Many years ago, I was made to read Richard Hofstadter’s, “The Idea of a Party System.” Hofstadter charted the painful embrace of political opposition from the long-held view of something to be avoided (faction) to an essential element of democratic politics. His focus was the election of 1800, a bitterly contested battle between the Federalist President John Adams and his Republican opponent Thomas Jefferson. Jefferson’s victory marked the first peaceful, democratic change of government in the modern era.

In 1801, in his inaugural address, Jefferson’s main theme was that the strength of our democracy was in our common allegiance to the principles of self-government. Famously, Jefferson wrote, “…every difference of opinion is not a difference of principle. We have called by different names brethren of the same principle. We are all Republicans, we are all Federalists.”

Public defenders are the bedrock of our legal system. How Tom Cotton damaged that | John L. Micek

Three score years later, in 1861, Abraham Lincoln, in his First Inaugural, tried to save the Union by appealing to that same ideal, “We are not enemies, but friends. We must not be enemies. Though passion may have strained it must not break our bonds of affection. The mystic chords of memory, stretching from every battlefield and patriot grave to every living heart and hearthstone all over this broad land, will yet swell the chorus of the Union, when again touched, as surely they will be, by the better angels of our nature.”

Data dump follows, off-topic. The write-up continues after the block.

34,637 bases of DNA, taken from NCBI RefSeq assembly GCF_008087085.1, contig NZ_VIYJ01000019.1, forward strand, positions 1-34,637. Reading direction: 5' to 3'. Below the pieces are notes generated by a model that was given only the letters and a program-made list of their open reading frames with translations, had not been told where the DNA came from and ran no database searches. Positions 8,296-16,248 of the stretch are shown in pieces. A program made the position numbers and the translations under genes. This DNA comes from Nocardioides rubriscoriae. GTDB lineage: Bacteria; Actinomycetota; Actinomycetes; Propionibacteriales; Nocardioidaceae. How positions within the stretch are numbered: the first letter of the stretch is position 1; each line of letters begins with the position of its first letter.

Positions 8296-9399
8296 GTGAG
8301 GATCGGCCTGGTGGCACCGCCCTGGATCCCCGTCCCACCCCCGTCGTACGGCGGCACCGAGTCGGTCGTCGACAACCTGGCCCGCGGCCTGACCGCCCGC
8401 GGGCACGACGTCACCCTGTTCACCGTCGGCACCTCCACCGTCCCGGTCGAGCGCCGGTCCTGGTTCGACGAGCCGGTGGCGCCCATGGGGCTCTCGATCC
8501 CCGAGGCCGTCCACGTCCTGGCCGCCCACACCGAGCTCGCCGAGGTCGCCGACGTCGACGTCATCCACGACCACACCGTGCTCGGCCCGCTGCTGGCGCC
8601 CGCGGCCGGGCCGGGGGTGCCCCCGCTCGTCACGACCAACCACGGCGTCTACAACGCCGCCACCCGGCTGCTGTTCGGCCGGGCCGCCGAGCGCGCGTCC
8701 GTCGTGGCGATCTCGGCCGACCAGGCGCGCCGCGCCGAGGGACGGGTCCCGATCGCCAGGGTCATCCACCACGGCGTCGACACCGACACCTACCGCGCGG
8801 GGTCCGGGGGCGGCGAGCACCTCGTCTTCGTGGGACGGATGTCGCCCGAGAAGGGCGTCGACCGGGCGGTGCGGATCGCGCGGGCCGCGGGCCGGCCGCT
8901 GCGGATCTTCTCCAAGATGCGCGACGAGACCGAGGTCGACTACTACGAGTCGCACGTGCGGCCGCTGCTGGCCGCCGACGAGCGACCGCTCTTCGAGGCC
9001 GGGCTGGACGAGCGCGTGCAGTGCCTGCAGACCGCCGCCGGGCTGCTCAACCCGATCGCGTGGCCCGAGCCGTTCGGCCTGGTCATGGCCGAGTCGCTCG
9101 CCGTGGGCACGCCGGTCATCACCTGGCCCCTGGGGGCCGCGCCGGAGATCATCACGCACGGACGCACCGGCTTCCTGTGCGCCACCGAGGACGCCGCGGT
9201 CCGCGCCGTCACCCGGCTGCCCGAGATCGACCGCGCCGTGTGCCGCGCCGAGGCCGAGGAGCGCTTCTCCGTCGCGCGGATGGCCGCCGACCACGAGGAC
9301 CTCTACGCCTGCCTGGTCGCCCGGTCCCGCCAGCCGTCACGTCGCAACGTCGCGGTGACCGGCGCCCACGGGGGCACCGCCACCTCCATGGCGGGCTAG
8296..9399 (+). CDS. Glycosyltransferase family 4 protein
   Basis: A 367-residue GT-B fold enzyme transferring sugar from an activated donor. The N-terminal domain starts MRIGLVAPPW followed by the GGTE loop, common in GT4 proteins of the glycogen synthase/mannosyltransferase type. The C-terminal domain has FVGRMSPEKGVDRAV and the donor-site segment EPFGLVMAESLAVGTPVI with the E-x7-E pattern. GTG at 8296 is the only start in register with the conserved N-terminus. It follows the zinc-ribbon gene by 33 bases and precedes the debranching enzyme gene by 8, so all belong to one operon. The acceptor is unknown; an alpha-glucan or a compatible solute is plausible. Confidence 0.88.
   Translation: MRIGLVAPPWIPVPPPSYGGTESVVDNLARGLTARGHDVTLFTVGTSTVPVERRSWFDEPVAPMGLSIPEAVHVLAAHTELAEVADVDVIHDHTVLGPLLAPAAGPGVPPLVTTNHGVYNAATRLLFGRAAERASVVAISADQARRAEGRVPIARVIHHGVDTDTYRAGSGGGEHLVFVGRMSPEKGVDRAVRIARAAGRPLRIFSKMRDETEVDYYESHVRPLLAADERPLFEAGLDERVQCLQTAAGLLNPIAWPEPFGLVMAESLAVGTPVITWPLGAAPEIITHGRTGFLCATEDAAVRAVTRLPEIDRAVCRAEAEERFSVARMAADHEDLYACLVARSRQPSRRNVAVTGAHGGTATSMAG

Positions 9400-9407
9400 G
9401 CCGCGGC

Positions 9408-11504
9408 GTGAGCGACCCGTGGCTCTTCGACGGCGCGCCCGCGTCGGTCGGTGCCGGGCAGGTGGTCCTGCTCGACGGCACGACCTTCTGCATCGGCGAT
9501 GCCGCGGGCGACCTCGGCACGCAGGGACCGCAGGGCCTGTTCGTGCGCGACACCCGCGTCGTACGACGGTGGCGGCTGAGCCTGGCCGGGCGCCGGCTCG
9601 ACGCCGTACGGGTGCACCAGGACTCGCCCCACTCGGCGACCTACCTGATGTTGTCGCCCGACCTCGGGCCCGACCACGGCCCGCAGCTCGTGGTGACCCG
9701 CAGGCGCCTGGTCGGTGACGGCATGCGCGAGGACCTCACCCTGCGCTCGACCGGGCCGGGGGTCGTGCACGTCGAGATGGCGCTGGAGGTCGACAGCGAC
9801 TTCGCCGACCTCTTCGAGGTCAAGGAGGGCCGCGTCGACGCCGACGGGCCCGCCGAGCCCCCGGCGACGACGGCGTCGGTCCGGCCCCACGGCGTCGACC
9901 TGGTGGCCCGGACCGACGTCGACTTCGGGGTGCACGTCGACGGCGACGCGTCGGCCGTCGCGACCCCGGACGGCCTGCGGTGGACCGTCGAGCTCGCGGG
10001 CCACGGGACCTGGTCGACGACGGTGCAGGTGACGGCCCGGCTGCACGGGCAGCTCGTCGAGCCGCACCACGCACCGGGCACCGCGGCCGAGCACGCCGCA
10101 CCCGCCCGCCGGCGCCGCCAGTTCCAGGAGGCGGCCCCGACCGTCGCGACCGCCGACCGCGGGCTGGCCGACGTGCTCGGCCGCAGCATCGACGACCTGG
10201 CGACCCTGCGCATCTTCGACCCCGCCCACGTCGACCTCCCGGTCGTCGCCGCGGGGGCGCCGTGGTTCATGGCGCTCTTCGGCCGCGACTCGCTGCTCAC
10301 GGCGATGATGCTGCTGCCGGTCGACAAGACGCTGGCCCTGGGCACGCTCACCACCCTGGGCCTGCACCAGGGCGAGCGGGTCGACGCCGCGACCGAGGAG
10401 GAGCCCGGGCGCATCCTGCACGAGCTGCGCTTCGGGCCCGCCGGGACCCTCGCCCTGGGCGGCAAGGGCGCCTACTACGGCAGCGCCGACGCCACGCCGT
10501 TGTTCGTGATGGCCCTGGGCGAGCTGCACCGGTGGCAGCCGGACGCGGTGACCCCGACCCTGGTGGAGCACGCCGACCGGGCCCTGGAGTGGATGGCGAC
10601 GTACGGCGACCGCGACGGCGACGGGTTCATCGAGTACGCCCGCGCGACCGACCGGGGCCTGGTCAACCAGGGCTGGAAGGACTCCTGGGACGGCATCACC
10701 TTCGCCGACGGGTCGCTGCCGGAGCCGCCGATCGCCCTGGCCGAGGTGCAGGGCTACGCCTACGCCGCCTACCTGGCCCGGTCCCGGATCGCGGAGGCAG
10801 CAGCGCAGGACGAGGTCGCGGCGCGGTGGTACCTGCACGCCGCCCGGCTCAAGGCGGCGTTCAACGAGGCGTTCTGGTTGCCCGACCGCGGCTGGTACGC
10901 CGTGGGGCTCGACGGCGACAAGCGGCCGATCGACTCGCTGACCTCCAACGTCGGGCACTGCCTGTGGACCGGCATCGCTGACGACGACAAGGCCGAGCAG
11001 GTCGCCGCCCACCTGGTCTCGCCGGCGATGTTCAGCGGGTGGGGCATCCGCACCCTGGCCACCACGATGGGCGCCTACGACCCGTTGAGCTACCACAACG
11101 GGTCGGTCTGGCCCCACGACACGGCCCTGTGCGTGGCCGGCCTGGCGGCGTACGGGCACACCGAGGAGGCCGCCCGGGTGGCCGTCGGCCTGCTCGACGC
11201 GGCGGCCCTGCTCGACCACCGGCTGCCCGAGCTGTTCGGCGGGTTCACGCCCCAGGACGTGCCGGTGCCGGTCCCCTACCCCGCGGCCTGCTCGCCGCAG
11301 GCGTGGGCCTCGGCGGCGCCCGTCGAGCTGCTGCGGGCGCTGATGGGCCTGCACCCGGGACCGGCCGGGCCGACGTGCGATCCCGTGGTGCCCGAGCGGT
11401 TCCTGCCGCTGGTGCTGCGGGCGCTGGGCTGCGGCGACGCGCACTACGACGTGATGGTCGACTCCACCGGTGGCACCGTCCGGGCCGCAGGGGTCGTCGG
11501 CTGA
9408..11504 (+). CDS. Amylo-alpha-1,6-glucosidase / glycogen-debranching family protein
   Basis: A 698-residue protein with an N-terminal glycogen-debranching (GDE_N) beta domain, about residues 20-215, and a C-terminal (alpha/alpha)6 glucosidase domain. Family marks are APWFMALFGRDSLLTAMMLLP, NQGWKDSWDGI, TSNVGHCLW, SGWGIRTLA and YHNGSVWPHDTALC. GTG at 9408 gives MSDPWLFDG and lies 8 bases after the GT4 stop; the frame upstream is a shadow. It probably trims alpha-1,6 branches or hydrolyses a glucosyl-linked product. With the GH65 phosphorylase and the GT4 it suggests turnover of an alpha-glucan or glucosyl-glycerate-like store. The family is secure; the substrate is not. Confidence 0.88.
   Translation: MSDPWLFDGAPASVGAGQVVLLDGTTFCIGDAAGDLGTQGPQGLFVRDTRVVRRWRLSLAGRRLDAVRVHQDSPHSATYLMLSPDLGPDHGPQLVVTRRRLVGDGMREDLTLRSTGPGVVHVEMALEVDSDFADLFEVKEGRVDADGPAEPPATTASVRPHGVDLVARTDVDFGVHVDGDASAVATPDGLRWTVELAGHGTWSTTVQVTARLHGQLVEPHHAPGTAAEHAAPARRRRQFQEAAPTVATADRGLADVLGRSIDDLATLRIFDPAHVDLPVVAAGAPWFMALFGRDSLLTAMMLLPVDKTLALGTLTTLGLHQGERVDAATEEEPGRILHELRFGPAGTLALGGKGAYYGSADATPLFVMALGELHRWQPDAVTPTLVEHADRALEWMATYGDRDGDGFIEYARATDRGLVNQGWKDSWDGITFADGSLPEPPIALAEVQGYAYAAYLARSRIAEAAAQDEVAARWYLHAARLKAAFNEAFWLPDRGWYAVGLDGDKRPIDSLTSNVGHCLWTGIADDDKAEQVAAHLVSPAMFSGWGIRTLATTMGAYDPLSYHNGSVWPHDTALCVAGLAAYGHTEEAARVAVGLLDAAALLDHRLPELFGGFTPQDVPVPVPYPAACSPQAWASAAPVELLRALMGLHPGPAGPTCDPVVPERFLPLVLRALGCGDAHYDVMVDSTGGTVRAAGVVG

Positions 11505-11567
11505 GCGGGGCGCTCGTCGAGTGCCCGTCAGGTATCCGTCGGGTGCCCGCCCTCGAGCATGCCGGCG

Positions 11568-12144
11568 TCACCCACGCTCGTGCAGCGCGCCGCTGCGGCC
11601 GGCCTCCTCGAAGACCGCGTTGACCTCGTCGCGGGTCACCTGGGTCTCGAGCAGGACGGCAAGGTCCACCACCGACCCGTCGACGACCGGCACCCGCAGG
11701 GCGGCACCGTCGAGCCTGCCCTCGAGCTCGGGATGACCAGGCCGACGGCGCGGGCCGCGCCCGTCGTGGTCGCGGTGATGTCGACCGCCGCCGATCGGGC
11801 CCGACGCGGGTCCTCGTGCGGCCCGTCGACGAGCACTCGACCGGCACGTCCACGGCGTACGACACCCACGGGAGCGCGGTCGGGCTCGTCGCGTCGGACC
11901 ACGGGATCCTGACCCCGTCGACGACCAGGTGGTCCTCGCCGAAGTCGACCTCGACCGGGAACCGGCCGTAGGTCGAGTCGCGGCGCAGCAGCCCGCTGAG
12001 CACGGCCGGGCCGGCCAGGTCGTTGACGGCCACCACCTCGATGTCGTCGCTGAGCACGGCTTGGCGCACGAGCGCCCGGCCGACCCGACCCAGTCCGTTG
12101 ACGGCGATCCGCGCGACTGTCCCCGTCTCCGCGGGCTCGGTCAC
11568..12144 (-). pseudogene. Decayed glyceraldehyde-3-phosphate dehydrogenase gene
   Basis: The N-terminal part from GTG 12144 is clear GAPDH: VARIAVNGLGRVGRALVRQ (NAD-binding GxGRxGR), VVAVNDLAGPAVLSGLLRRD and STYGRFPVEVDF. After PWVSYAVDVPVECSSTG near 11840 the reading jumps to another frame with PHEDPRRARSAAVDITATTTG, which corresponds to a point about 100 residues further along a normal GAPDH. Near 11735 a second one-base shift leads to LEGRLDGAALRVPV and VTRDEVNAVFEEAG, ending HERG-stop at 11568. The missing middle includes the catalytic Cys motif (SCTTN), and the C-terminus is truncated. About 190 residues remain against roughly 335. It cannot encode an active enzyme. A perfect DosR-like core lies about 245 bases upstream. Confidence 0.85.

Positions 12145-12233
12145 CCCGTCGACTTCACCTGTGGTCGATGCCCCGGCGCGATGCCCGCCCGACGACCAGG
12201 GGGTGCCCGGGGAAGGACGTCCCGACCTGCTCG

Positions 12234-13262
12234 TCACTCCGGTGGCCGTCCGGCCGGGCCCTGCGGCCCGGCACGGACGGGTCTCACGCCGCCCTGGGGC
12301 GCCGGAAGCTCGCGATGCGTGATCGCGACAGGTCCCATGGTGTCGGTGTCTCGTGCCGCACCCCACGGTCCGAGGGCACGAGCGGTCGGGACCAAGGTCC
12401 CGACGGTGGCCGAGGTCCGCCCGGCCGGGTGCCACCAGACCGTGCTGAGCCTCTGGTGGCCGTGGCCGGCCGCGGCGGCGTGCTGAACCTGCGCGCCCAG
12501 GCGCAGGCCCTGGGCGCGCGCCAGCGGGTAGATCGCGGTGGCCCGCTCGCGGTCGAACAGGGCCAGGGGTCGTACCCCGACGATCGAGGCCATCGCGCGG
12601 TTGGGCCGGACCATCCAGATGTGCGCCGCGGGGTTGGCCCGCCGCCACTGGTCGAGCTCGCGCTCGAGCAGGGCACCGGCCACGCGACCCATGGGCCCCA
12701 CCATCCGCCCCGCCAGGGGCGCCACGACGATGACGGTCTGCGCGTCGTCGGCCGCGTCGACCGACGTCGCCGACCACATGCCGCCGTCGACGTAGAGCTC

And two and a half years later, in the midst of the bloody Civil War, he concluded his Gettysburg Address by echoing Jefferson: “that from these honored dead we take increased devotion to that cause for which they gave the last full measure of devotion — that we here highly resolve that these dead shall not have died in vain — that this nation, under God, shall have a new birth of freedom — and that government of the people, by the people, for the people, shall not perish from the earth.”

Two hundred and four years after Jefferson’s First Inaugural, a young state senator from Illinois delivered the Keynote Address at the 2004 Democratic National Convention. Barack Obama, channeling both Jefferson and Lincoln stressed the idea of the legitimate opposition.

“Now even as we speak, there are those who are preparing to divide us, the spin masters, the negative ad peddlers who embrace the politics of ‘anything goes,’” he said. “Well, I say to them tonight, there is not a liberal America and a conservative America; there is the United States of America. There is not a Black America and a White America and Latino America and Asian America; there’s the United States of America.”

And very recently, as Yahoo News reported, former Republican presidential candidate Senator Mitt Romney said a chart in his Senate office traces the history of civilizations over the past 4,000 years. From the Mongol Empire to the Roman Empire, Romney said, autocracy is the chart’s “default setting,” with authoritarian leaders at every turn. “What has kept us from falling in with the same kind of authoritarian leader as Vladimir Putin are the strengths of our institutions, the rule of law, our courts, Congress, and so forth,” Romney said.